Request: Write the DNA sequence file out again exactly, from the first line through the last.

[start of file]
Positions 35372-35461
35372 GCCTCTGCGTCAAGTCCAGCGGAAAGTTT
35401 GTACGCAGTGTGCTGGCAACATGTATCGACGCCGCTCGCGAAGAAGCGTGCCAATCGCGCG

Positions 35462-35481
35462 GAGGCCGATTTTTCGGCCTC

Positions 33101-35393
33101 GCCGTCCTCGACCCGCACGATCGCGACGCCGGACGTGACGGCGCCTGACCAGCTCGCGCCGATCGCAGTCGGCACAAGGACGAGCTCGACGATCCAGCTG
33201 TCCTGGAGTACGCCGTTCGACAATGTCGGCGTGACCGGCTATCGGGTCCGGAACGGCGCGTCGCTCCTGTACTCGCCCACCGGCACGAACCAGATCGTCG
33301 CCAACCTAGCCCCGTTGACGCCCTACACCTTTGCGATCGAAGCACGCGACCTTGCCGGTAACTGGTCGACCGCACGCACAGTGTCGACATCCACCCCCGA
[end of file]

Positions 35372-35461
35372 GCCTCTGCGTCAAGTCCAGCGGAAAGTTT
35401 GTACGCAGTGTGCTGGCAACATGTATCGACGCCGCTCGCGAAGAAGCGTGCCAATCGCGCG

Positions 35462-35481
35462 GAGGCCGATTTTTCGGCCTC

Positions 33101-35393
33101 GCCGTCCTCGACCCGCACGATCGCGACGCCGGACGTGACGGCGCCTGACCAGCTCGCGCCGATCGCAGTCGGCACAAGGACGAGCTCGACGATCCAGCTG
33201 TCCTGGAGTACGCCGTTCGACAATGTCGGCGTGACCGGCTATCGGGTCCGGAACGGCGCGTCGCTCCTGTACTCGCCCACCGGCACGAACCAGATCGTCG
33301 CCAACCTAGCCCCGTTGACGCCCTACACCTTTGCGATCGAAGCACGCGACCTTGCCGGTAACTGGTCGACCGCACGCACAGTGTCGACATCCACCCCCGA